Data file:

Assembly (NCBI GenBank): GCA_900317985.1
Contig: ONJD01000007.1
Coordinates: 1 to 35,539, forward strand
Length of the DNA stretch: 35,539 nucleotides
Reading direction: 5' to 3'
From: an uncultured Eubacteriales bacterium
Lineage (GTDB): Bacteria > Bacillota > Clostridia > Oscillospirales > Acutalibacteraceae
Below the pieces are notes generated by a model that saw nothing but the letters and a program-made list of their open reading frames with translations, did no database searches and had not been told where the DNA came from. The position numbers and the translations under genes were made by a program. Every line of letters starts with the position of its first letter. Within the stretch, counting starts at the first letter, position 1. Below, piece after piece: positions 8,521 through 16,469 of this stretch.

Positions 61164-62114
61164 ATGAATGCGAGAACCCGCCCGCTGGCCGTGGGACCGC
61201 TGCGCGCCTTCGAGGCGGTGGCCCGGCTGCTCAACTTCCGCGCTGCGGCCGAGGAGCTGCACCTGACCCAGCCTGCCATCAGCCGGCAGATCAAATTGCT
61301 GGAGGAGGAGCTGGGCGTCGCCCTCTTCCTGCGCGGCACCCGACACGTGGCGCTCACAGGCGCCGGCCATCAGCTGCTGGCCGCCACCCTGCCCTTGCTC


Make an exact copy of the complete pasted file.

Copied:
Assembly (NCBI GenBank): GCA_900317985.1
Contig: ONJD01000007.1
Coordinates: 1 to 35,539, forward strand
Length of the DNA stretch: 35,539 nucleotides
Reading direction: 5' to 3'
From: an uncultured Eubacteriales bacterium
Lineage (GTDB): Bacteria > Bacillota > Clostridia > Oscillospirales > Acutalibacteraceae
Below the pieces are notes generated by a model that saw nothing but the letters and a program-made list of their open reading frames with translations, did no database searches and had not been told where the DNA came from. The position numbers and the translations under genes were made by a program. Every line of letters starts with the position of its first letter. Within the stretch, counting starts at the first letter, position 1. Below, piece after piece: positions 8,521 through 16,469 of this stretch.

Positions 61164-62114
61164 ATGAATGCGAGAACCCGCCCGCTGGCCGTGGGACCGC
61201 TGCGCGCCTTCGAGGCGGTGGCCCGGCTGCTCAACTTCCGCGCTGCGGCCGAGGAGCTGCACCTGACCCAGCCTGCCATCAGCCGGCAGATCAAATTGCT
61301 GGAGGAGGAGCTGGGCGTCGCCCTCTTCCTGCGCGGCACCCGACACGTGGCGCTCACAGGCGCCGGCCATCAGCTGCTGGCCGCCACCCTGCCCTTGCTC